2) support reforms minimizing positive externalities such as free-rider problems (by permitting and promoting minority-unionism and members-only collective bargaining);
 3) support reforms making transaction costs (referred to as “friction”) minimal, negligible, and / or negative (by prohibiting usury, fractional reserve banking, the use of debt as a medium of exchange, and speculation without possession of full assets; and by promoting consumer patronage of credit unions, Mutualist banks, full-reserve banks, and zero-interest lenders rather than patronage of interest-rate-manipulating lenders such as pernicious and easy-credit lenders); and
 4) promote the notion that efforts to affect conservation and moderation of consumption of resources should be preferred to maximizing the efficiency of potential consumption thereof.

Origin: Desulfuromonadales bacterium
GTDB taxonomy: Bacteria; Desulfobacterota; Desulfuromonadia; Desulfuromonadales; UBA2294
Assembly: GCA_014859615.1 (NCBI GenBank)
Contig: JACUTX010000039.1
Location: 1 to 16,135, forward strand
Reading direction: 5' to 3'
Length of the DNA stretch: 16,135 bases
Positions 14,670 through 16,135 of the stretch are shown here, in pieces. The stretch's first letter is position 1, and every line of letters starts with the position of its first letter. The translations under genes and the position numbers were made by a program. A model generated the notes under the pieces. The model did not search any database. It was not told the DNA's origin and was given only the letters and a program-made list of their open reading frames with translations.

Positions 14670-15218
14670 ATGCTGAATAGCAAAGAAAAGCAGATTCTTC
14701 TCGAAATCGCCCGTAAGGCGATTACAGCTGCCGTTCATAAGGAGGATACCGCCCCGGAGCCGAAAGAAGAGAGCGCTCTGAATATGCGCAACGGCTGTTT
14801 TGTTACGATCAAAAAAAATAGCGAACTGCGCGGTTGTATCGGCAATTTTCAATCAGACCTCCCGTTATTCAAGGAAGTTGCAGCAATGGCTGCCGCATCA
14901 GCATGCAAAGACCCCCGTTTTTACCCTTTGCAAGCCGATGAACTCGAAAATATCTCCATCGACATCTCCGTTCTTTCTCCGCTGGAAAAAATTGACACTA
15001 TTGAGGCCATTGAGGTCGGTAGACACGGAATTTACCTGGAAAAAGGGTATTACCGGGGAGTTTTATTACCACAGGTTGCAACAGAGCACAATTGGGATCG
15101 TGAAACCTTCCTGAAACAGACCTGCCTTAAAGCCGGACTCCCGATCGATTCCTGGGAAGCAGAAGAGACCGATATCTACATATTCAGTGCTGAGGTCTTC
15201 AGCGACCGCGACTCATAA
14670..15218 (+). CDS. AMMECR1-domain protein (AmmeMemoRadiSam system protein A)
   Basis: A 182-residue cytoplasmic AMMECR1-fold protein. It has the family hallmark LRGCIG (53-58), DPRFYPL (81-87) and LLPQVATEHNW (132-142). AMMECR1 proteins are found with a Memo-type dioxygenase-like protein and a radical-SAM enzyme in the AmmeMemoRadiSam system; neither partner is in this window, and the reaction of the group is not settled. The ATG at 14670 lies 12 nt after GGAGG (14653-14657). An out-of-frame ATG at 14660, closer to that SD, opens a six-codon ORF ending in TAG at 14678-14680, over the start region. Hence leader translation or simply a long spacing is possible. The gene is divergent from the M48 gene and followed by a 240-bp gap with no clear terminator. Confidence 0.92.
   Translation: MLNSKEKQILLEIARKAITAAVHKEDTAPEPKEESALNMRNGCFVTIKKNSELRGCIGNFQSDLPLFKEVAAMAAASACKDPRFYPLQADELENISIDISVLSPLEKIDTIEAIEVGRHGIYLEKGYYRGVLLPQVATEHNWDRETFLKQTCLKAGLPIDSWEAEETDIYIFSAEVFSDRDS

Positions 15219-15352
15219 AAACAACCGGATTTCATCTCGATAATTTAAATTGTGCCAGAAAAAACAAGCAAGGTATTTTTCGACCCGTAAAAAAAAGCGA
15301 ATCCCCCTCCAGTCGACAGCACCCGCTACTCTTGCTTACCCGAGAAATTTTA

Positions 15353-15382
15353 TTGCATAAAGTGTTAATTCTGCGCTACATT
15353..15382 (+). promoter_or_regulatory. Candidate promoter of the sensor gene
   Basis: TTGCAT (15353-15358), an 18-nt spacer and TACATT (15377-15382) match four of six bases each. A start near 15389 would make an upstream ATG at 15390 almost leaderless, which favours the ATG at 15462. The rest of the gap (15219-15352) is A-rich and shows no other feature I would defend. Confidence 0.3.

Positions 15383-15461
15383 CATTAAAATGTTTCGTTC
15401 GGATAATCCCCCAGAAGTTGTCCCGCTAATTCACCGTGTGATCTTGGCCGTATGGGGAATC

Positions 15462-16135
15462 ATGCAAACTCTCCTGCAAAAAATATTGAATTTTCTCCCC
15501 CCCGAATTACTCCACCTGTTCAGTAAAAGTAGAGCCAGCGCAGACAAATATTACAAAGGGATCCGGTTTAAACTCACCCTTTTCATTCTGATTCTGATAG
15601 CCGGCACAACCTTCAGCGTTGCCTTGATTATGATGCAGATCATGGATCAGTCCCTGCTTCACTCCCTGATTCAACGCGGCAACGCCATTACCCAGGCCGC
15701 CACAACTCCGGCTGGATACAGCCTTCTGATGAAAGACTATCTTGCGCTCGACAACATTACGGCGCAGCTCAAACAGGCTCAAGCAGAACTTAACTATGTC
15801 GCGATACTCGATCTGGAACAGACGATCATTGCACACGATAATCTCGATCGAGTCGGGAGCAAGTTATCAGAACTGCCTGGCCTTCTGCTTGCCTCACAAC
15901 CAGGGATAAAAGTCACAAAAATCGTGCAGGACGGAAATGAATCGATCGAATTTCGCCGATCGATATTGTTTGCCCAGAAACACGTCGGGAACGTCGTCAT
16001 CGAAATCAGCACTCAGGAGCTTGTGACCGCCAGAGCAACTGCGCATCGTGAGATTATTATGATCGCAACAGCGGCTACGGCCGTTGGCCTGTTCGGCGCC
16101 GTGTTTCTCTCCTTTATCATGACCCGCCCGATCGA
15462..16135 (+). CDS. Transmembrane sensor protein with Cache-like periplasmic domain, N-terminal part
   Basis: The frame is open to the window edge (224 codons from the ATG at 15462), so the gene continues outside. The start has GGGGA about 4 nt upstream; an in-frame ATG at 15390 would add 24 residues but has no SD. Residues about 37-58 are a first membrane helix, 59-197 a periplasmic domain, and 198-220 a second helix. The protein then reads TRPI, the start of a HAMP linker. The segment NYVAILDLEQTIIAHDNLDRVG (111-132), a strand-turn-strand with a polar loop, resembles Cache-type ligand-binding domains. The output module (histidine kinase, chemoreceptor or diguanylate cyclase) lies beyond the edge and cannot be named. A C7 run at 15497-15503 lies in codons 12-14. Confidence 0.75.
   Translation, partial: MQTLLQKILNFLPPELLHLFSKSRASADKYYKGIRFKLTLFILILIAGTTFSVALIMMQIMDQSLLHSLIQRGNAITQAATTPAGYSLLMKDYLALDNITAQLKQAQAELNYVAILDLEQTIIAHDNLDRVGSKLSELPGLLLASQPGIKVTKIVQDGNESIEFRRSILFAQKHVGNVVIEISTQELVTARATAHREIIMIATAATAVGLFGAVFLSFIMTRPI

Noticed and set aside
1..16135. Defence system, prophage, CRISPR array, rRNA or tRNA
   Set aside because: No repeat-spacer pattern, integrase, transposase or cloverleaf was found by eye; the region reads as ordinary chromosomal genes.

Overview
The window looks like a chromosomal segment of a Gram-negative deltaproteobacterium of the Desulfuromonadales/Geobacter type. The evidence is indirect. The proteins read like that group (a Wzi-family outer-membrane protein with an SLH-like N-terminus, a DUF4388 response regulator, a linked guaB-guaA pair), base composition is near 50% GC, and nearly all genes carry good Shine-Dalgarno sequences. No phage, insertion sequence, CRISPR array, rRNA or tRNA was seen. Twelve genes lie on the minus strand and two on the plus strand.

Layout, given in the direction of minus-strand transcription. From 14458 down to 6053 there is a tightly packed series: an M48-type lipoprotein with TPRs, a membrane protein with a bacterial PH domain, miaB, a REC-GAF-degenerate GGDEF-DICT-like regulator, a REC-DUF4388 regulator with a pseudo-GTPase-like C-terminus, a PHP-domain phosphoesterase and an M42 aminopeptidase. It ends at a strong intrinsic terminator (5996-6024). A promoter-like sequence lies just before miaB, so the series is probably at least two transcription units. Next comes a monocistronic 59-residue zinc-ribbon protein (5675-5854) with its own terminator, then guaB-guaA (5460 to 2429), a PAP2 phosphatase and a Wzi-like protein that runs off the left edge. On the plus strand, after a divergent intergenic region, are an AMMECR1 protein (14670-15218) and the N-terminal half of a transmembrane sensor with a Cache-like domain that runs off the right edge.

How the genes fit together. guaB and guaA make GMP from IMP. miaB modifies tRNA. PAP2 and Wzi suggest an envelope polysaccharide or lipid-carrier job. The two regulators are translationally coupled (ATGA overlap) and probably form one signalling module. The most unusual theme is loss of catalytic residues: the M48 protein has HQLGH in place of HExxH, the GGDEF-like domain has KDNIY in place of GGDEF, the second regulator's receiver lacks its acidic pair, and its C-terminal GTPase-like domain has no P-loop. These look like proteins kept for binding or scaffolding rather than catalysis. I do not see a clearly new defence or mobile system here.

The third set of conditions consists of the establishment of perfect price-taking behavior, such that no actor takes up enough of the market to significantly affect prices.
        To help perfect price-taking behavior, I would 1) support reforms to minimize market distortions such as disproportionate influence on price (by eliminating all institutional structures supporting unnatural and undeserved monopsonies and oligopsonies in all markets and industries); and 2) promote the existence and practice of polyopsony in all markets and industries.  

         The fourth set of conditions consists of perfect and complete competition – and competitive equilibrium – in all markets.